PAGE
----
The Trident Clipper is a member of the illustrious club of exotic European sports cars fitted with American V8s that offered power, reliability, and affordability. Other members of this club include icons like the Shelby Cobra, the Sunbeam Tiger, the Intermeccanica Italia, the De Tomaso Pantera, the Iso Grifo, and many others.

The Trident Clipper

The project to build the car that would become the Trident Clipper started out at Trevor Wilkinson’s famous British carmaker TVR. In the early 1960s TVR director Bernard Williams met with British designer Trevor Frost (also known as Trevor Fiore to sound a little more Italian) and commissioned him to design a new, Italian influenced sports GT car based on the TVR Griffith.

Trident Clipper Coupe Rear

Once the styling was done the designs were sent to Fissore in Italy who created a one-off prototype from steel specifically for display at the prestigious Geneva Salon in 1965. There was huge interest in the new coupe, it was said to be capable of 0 to 60 mph in under 5 seconds and a top speed of over 150 mph.

Combined with the attractive styling and affordable asking price it should have been a runaway success for TVR, though sadly the company was battling against impending bankruptcy (as is tradition).

A TVR dealer named Bill Last took over the Trident project, it wasn’t going to be possible to use the Griffith platform for the car so instead he sourced the tried-and-tested Austin-Healey 3000 chassis and had a modified version of the body made using fibreglass – a material he would already have been very familiar with as a TVR dealer.

The Bill Last version of the Clipper made use of independent coil spring and wishbone front suspension, semi-elliptic leaf spring with live axle rear suspension, and front disc and rear drum hydraulic brakes. Engines did vary over the course of the production run, however the most common would be the Ford 289 V8 – the same basic engine used in the Ford Mustang and the Shelby Cobra.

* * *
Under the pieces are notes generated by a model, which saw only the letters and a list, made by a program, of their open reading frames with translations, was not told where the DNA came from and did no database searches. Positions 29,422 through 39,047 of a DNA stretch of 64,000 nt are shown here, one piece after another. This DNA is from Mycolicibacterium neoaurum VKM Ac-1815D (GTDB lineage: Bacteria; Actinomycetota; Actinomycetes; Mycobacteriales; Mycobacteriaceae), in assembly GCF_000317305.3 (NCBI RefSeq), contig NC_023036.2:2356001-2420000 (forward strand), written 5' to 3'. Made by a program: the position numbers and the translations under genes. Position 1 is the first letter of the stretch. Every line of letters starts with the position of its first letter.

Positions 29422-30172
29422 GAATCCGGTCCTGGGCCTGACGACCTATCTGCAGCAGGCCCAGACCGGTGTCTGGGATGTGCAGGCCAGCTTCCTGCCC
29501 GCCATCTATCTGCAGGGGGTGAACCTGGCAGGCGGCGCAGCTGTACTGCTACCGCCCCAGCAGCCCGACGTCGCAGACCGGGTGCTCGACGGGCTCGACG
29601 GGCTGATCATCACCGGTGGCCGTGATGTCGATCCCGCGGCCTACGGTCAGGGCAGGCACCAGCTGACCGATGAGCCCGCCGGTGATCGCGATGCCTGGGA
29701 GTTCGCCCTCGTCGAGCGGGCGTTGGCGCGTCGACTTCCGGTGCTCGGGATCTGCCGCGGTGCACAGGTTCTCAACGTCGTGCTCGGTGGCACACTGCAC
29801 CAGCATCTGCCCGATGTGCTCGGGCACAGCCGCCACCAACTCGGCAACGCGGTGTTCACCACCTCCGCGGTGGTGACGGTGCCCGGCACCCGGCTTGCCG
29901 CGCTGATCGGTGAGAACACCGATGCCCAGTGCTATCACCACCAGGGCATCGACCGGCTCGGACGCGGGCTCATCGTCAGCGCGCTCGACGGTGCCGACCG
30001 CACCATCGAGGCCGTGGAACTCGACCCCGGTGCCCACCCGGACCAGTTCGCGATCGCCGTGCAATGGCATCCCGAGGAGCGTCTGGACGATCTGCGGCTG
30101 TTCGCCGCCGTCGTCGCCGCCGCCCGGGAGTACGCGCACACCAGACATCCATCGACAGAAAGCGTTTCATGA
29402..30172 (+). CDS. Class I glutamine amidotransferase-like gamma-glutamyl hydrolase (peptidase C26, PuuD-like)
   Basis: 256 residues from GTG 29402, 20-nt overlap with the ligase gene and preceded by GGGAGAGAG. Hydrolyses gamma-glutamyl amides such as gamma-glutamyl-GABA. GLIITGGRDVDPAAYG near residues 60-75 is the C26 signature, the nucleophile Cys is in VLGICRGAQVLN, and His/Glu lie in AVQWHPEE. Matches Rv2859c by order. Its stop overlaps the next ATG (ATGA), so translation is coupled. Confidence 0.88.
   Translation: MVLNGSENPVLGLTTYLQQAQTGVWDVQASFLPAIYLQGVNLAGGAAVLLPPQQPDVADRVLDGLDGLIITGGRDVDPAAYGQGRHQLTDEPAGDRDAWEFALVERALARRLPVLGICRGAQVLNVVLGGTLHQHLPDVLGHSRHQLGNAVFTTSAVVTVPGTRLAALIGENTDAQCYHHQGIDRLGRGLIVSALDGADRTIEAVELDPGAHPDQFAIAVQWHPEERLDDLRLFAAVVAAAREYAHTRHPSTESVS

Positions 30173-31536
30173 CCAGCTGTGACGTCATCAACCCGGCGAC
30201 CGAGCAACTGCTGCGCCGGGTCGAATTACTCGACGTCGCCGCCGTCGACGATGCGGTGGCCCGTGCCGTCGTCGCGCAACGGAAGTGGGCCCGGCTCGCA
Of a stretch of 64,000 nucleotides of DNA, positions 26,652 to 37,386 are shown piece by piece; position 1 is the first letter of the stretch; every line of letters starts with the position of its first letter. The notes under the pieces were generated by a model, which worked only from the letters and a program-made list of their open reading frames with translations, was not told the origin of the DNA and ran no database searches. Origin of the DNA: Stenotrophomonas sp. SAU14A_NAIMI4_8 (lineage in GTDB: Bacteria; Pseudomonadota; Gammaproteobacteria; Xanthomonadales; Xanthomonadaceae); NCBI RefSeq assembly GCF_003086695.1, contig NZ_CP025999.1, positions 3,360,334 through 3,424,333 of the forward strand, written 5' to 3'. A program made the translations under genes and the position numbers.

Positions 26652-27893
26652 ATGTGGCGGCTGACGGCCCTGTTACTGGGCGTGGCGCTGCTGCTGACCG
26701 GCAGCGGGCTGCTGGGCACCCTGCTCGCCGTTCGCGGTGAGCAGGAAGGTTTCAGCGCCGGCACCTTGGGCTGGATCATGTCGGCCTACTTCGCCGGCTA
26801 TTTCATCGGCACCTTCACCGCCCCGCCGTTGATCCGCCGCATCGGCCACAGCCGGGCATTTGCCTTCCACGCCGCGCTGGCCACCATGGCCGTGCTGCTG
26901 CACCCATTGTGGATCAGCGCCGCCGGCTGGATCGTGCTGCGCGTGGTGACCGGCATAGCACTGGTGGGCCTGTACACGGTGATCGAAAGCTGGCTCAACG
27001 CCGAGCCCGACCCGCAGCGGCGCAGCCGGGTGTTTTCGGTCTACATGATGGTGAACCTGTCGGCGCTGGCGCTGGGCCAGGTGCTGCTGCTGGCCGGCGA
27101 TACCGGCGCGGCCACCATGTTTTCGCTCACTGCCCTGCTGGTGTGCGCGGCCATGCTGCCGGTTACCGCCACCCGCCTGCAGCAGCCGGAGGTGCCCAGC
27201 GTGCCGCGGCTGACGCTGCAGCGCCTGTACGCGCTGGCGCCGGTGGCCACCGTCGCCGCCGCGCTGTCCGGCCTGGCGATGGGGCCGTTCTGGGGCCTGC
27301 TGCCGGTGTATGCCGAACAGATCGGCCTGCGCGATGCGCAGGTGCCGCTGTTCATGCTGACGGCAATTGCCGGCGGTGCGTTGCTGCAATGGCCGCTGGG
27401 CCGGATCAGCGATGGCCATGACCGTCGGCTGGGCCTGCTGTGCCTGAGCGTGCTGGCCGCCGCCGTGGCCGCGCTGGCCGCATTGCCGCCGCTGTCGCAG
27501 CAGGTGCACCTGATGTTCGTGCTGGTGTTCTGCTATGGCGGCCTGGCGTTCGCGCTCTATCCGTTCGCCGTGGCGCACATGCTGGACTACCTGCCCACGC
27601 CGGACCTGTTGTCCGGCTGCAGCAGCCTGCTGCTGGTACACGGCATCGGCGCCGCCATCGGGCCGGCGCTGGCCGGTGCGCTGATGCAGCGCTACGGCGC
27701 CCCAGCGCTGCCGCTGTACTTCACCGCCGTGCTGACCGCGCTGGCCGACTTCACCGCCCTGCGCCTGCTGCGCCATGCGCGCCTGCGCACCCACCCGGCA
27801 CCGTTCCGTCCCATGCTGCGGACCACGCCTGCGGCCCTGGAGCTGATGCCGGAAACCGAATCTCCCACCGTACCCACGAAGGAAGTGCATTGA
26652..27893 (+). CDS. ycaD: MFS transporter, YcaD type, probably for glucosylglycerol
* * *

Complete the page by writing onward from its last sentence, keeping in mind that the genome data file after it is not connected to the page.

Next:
The Trident Clipper Coupe was first shown to the public at the Olympia Racing Car Show in January 1967, and went into production shortly thereafter. Trident would go on to produce two other models over the next few years, namely the Ventura and the Tycoon, but the 1973 Oil Crisis killed off any interested in thirsty V8 powered sports cars and the company folded in 1974. There was a brief attempt to revive the company in 1976, however it was sadly short-lived.

Trident Clipper Coupe V8 Engine

It’s believed that just 120 or car Trident cars were ever made, and it’s not know exactly how many have survived. The cars do attract a lot of attention when they come up for sale due to their rarity and performance figures, but they remain reasonably affordable with prices often in the £25,000+ price bracket.

The 1971 Trident Clipper Coupe Shown Here

The Clipper you see here is a 1971 model, its early life is a mystery but it is known that it spent time in both South Africa and Zambia. It was bought by its current owner in the UK and a comprehensive restoration was undertaken by Tim Walker Restorations Ltd.

The original Ford 289 V8 was unusable so a period correct Ford 302 Windsor V8 (330 hp) was sourced and fitted, mated to a 5-speed gearbox. The car also now features air-conditioning, a stereo, and a modern GPS navigation system – upgrades made to make the car genuinely useable in the modern age.

The car is now due to roll across the auction block with Bonhams on the 29th of March at the Goodwood Members’ Meeting, the price estimate is £25,000 to £30,000. If you’d like to read more about it or register to bid you can click here to visit the listing.

Trident Clipper Coupe Interior

Trident Clipper Coupe Interior 2

Trident Clipper Coupe Hatchback

Trident Clipper Coupe Front

Trident Clipper Coupe Door

Trident Clipper Coupe 2

Trident Clipper Coupe Side

Images courtesy of Bonhams

Founder + Senior Editor

Ben Branch has had his work featured on CNN, Popular Mechanics, the official Smithsonian Magazine, Road & Track Magazine, the official Pinterest blog, the official eBay Motors blog, BuzzFeed, and many more.

Silodrome was founded by Ben back in 2010, in the years since the site has grown to become a world leader in the alternative and vintage motoring sector, with millions of readers around the world and hundreds of thousands of followers on social media.

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